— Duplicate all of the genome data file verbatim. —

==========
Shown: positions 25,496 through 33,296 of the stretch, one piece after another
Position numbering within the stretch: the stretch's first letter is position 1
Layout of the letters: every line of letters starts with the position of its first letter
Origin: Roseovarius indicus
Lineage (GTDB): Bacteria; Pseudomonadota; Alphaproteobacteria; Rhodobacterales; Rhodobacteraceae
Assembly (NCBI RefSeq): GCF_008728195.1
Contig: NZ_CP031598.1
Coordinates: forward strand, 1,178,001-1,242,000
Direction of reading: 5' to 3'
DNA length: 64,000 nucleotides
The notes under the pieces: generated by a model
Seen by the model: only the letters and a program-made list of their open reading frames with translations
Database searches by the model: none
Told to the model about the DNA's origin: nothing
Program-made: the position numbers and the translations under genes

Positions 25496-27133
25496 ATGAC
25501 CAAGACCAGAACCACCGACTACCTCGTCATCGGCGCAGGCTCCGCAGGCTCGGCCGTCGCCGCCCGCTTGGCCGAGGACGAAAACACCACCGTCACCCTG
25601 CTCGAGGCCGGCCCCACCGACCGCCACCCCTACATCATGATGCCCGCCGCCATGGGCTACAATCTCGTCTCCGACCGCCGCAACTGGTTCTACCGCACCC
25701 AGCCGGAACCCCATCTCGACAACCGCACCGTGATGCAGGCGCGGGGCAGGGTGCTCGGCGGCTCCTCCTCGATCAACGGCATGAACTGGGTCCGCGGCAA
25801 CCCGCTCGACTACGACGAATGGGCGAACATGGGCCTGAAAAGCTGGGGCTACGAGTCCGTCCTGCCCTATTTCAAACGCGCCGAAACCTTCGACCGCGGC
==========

Shown: positions 25,496 through 33,296 of the stretch, one piece after another
Position numbering within the stretch: the stretch's first letter is position 1
Layout of the letters: every line of letters starts with the position of its first letter
Origin: Roseovarius indicus
Lineage (GTDB): Bacteria; Pseudomonadota; Alphaproteobacteria; Rhodobacterales; Rhodobacteraceae
Assembly (NCBI RefSeq): GCF_008728195.1
Contig: NZ_CP031598.1
Coordinates: forward strand, 1,178,001-1,242,000
Direction of reading: 5' to 3'
DNA length: 64,000 nucleotides
The notes under the pieces: generated by a model
Seen by the model: only the letters and a program-made list of their open reading frames with translations
Database searches by the model: none
Told to the model about the DNA's origin: nothing
Program-made: the position numbers and the translations under genes

Positions 25496-27133
25496 ATGAC
25501 CAAGACCAGAACCACCGACTACCTCGTCATCGGCGCAGGCTCCGCAGGCTCGGCCGTCGCCGCCCGCTTGGCCGAGGACGAAAACACCACCGTCACCCTG
25601 CTCGAGGCCGGCCCCACCGACCGCCACCCCTACATCATGATGCCCGCCGCCATGGGCTACAATCTCGTCTCCGACCGCCGCAACTGGTTCTACCGCACCC
25701 AGCCGGAACCCCATCTCGACAACCGCACCGTGATGCAGGCGCGGGGCAGGGTGCTCGGCGGCTCCTCCTCGATCAACGGCATGAACTGGGTCCGCGGCAA
25801 CCCGCTCGACTACGACGAATGGGCGAACATGGGCCTGAAAAGCTGGGGCTACGAGTCCGTCCTGCCCTATTTCAAACGCGCCGAAACCTTCGACCGCGGC